dredge William M. Black, now permanently moored in the Ice Harbor. It is one of the last steamboats built with the advance technology of the 1930s, the last era before diesel power replaced steam. A side-wheeler steamboat, the Black is similar in form and style to the great steam boats of the 19th century and thus constitutes a link with the most colorful period of river transportation.

You are able to tour the Black at your own pace after listening to some background information on boarding.

Here are some pictures of the William M, Black. This too was very interesting.

William M, Black
Pilot house

View from top deck of the Black

Everything on the steamboat was oversized.

Check out the large pots and pans on the stove.

Giant mixer

Very life like character. Found these in other places in town.

 Couldn't find out much about this little boat. Wondered if it tagged along the Black.

Sign below the stack says "Tavern".


Have a great weekend, Rose

Thursday, October 10, 2013

View from the top of the bluff via the Fenelon Elevator.

Dubuque Iowa has a lot to offer anyone spending a few days there. There are a lot of great old buildings to see. The view from the Fenelon Elevator is amazing. When you get up to the top of the bluff, you can see all of Dubuque, the Mississippi River, and parts of Illinois and Wisconsin. The view is amazing. It was 12 noon and the Cathedral started playing the Angelus. Took me back to my elementary school days at St. Stanislaus, where the Angelus played every noon. You can hear the bells, if you listen close,  in my video of the Fenelon Elevator post. It really added to the beautiful, sunny day. 

Take care,

Saturday, October 5, 2013

"World's steepest, shortest scenic railway"

Exploring Northeast Iowa and Northwest Wisconsin

Last Sunday, hubby and I left on a week of touring a part of Iowa that we hadn’t seen before. Also, northwest Wisconsin. We started in Dubuque, Iowa. There is so much to see there. We spent almost two days at various interesting places. We went to Eagle’s Point and was able to look down on Lock and Dam no. 11(Steps on a river). on the Mississippi. But due to the pending government shut down, there wasn’t any river traffic. I was very disappointed. We would have loved seeing that in action. Just can’t imagine how that works.  We spent almost four hours at the National Mississippi River Museum and Aquarium. We were lucky there, too. It was closed the next day due to the government shutdown. One other museum we wanted to visit later in the week in McGregor Iowa was closed.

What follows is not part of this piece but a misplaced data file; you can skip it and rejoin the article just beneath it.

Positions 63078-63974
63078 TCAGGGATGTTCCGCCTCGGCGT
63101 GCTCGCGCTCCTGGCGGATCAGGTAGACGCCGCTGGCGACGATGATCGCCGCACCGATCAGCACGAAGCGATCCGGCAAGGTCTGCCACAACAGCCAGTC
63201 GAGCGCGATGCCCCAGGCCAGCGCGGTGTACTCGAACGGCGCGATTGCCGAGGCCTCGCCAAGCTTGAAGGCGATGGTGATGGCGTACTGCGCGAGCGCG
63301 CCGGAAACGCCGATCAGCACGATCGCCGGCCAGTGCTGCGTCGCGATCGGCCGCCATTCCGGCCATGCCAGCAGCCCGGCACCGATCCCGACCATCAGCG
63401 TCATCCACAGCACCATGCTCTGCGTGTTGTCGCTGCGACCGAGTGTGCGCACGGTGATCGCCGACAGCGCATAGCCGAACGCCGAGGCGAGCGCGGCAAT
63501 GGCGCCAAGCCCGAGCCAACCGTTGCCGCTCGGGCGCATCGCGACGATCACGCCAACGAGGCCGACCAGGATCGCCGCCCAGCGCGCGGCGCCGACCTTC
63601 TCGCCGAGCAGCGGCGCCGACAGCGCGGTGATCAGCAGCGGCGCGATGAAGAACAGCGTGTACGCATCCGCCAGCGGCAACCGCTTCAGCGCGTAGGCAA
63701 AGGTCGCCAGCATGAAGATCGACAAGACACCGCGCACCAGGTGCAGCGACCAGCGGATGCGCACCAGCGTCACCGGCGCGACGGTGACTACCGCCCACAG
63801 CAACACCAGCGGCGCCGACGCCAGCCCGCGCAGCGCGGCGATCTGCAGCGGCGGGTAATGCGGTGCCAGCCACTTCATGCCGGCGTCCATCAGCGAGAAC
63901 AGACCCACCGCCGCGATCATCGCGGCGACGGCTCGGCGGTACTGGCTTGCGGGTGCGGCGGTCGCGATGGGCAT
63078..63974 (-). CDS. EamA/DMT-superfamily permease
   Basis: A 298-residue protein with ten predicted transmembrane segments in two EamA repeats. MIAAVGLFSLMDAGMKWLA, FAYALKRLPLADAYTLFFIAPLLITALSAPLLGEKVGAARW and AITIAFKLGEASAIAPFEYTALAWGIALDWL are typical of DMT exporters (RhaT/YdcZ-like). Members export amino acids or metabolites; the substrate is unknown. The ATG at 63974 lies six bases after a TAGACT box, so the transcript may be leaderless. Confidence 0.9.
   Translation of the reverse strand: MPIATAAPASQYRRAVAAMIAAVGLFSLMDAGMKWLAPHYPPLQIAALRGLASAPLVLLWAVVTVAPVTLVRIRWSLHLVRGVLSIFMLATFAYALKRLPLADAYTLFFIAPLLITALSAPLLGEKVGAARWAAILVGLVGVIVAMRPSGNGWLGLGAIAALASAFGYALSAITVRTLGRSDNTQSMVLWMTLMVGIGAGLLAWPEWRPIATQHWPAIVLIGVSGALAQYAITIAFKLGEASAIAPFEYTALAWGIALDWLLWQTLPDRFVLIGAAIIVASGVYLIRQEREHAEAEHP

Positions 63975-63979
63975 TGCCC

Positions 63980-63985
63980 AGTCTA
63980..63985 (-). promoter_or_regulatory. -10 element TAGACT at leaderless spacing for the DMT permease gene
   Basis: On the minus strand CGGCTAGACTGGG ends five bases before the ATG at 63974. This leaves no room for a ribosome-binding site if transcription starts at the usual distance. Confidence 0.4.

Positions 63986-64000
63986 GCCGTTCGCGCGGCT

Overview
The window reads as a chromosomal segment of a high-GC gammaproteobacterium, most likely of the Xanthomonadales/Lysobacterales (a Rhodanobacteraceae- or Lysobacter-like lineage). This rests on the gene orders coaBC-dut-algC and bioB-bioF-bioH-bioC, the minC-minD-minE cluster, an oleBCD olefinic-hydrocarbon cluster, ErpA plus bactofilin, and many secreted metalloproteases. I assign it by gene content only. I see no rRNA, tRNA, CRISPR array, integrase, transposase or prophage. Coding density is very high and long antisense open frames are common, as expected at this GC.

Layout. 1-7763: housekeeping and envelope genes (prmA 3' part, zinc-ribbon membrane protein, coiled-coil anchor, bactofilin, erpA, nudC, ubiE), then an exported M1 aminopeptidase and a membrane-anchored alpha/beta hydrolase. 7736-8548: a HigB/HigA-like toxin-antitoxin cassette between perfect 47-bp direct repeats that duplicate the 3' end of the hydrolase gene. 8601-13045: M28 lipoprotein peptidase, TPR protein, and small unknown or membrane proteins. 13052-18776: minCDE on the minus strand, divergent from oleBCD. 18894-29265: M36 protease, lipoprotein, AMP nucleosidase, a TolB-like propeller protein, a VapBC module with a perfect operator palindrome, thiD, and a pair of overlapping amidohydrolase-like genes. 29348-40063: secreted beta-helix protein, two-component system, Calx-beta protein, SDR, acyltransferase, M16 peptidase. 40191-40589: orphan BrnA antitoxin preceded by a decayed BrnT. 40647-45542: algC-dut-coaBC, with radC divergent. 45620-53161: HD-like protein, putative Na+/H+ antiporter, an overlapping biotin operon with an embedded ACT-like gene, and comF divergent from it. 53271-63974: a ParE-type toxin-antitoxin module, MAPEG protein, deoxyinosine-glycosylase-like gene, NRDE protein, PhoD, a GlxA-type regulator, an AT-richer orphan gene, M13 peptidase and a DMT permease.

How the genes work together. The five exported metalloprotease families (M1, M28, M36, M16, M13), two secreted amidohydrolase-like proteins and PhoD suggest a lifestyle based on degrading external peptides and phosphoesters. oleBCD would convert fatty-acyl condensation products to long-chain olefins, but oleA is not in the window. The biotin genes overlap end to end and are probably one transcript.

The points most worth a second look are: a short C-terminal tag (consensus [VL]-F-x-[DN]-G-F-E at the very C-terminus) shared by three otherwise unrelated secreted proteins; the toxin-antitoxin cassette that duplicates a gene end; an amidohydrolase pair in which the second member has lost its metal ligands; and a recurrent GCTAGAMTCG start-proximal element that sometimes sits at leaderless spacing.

We also rode the "world's steepest, shortest scenic railway, 296 feet in length, elevating passengers 189 feet from Fourth street to Fenelon Place. Magnificent view of the business district, the Mississippi River and three states." from

In 1882, Dubuque was an hour and a half town-at noon everything shut down for an hour and a half when everyone went home to dinner.  Mr. J. K. Graves, a former mayor, former State Senator, also promoter of mines and a banker lived on top of the bluffs and worked at the bottom. Unfortunately, he had to spend half an hour driving his horse and buggy round the bluff to get to the top and another half an hour to return downtown, even though his bank was only two and a half blocks away. Mr. Graves liked to take half an hour for his dinner, then a half an hour nap, but this was im-possible because of the long buggy ride. John Bell, a local engineer, was hired to design and to build a one-car cable modeled after those in the Alps. Mr. Graves' cable car operated for the first time on July 25, 1882. After that, he had his gardener let him down in the morning, bring him up at noon, down after dinner and nap, and up again at the end of the work day. Before long, the neighbors began meeting him at the elevator asking for rides. The Fenelon Place Elevator is still operating as it was many years ago. It is rickety. But the Ice Cream shop that is close to the cable car entrance assured me that there has never been an issue with its safety. I wasn't sure I wanted to take a ride but hubby promised me an ice cream cone when we came back down. Couldn't turn that down. Fun.
The next day we headed out to Wisconsin and northeast Iowa. More on our trip later this week complete with pictures.

Have a relaxing, blessed Sunday,